It is easy to understand why Orbán would want to remove this period from Hungarian history when we consider the vehemently anti-migrant stance of his regime. Orbán is known for his anti-migrant policies, and his government has been accused of migrant abuse (including purposefully starving asylum-seekers at the border). His regime is also known for exploiting antisemitism and anti-Roma hatred; this can be see quite clearly in the government’s anti-Soros campaign.
And beyond that, Orbán may well be attempting to legitimize his authoritarian rule. Both the Horthy era and Orbán’s regime are autocracies that permit only token opposition. Invoking the image of the Hungarian aristocracy also serves to legitimize Orbán’s cronyism.
Nationalist-populist regimes need a deep and rigidly formed sense of history in order to propagate the imagined community of the nation. Rogers Brubaker — perhaps one of the most highly regarded scholars of populism today — has defined this as a polarized divide between “us” and “them.” And in the hands of the Hungarian nationalists, this fabricated history legitimizes this same divide. Defining itself in opposition to the rest of the world, it can present itself as under threat from both external and internal enemies, in a form of scapegoating. witnessed in ultranationalist regimes throughout history — most notably under fascism.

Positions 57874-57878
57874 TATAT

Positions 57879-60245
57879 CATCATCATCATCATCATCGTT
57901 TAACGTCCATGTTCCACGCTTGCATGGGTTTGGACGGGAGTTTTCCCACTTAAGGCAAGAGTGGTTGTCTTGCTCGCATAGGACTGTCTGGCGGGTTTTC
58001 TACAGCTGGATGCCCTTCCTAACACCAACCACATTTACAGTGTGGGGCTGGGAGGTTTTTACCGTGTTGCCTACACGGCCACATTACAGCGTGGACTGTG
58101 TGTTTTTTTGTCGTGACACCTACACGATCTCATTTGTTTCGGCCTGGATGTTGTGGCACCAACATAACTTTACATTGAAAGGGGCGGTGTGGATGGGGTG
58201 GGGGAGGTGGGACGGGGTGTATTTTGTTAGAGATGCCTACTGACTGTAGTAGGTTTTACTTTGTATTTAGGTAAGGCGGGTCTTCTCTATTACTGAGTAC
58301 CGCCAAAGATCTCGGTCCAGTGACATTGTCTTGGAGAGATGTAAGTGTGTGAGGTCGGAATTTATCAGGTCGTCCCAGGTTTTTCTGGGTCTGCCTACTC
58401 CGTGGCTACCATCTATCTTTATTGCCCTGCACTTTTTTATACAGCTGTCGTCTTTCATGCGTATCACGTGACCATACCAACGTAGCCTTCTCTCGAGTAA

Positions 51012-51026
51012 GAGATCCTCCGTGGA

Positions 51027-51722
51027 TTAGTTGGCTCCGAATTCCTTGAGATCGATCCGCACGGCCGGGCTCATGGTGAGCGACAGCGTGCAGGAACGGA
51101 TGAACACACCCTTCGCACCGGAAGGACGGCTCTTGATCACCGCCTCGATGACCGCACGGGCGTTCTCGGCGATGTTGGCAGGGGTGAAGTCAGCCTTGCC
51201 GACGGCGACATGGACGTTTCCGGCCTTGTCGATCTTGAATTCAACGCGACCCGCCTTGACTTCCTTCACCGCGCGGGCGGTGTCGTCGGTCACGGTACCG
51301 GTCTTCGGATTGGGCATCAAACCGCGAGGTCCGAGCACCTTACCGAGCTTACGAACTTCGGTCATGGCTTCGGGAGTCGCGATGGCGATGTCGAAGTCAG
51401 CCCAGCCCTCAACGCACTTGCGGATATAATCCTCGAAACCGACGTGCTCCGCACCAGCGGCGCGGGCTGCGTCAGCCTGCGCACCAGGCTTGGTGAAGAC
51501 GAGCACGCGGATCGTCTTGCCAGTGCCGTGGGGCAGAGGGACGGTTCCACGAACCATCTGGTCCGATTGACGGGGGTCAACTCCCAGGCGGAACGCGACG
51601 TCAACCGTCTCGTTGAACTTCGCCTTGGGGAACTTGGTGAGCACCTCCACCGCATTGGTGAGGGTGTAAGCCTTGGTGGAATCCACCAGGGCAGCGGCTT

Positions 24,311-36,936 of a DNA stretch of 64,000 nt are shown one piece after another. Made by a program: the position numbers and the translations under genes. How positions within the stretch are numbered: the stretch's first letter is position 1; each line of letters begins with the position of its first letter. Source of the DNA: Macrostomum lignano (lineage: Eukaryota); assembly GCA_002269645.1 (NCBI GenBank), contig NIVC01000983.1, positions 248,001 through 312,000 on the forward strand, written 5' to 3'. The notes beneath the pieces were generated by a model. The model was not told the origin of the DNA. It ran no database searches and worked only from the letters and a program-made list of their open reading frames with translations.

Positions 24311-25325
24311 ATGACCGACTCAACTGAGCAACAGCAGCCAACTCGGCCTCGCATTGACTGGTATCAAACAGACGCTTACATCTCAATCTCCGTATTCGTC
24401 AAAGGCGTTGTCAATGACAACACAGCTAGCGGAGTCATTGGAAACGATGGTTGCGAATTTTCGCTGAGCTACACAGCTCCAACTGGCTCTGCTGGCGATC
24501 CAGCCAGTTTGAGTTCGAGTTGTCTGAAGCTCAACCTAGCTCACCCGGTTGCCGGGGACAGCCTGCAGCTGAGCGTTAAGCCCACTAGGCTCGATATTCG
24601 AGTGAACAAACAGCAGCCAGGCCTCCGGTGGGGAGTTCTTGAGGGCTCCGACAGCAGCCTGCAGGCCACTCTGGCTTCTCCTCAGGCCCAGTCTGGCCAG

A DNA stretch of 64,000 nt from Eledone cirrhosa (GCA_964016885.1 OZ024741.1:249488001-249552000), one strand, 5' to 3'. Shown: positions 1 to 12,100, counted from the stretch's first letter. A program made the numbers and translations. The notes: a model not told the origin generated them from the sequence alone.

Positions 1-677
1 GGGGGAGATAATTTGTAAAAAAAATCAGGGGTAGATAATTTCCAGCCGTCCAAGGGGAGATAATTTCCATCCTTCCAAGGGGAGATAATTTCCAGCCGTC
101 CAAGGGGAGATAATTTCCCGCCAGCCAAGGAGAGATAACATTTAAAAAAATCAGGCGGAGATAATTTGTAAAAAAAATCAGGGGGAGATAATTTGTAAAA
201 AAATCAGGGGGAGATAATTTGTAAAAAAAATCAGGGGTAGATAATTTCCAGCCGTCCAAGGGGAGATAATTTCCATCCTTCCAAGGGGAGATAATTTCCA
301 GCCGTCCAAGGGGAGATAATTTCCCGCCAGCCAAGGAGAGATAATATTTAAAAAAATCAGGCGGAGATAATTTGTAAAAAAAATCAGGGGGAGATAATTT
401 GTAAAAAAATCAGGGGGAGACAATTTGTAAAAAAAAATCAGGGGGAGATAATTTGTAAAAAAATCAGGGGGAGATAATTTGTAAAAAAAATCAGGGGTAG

Hungarian philosopher G.M. Tamás believes the Hungarian regime to be “post-fascist.” For Tamás, post-fascism is similar to classical fascism, in that it is openly hostile to ‘universal citizenship’ — that is, it suggests there are certain classes of people who aren’t deserving of basic rights or even the category of human (often via ethnic, sexual, or racial distinction). What makes up the post- element is that governments now do this through the charade of parliamentary elections rather than through a more classic form of totalitarianism. This is what Orbán himself calls an “illiberal democracy.”
The transformation of Hungary’s public spaces and memorials (and with it the resurrection of the country’s fascist past) is now as complete as the transformation of the country’s political structure from a fragile democracy to a sharply nationalist, authoritarian state. And yet, there may still be hope for preserving Hungary’s historical narrative. Freedom Square, the location of the statue of Archangel Gabriel, is now host to a protest installation. Erected by a group called “Eleven Emlékmű,” or “Living Memorial,” they have strung up barbed wire — reminiscent of concentration camp fences — and placed shoes, clothing, photos, personal belongings, and letters belonging to murdered Hungarian Jews in the square. They have turned the square into a public forum, where everyone from schoolchildren to tourists to survivors congregate to discuss the memorial and the objects laid before them. In this way, Fidesz’s lie — its mangling of the historical narrative — can be debated, reclaimed, and reshaped.
And here is the most important lesson we can all draw from this: The more an authoritarian regime tries to bend the historical narrative to shape its purposes, the more the people — who know the true history — cling on to what they know to be true.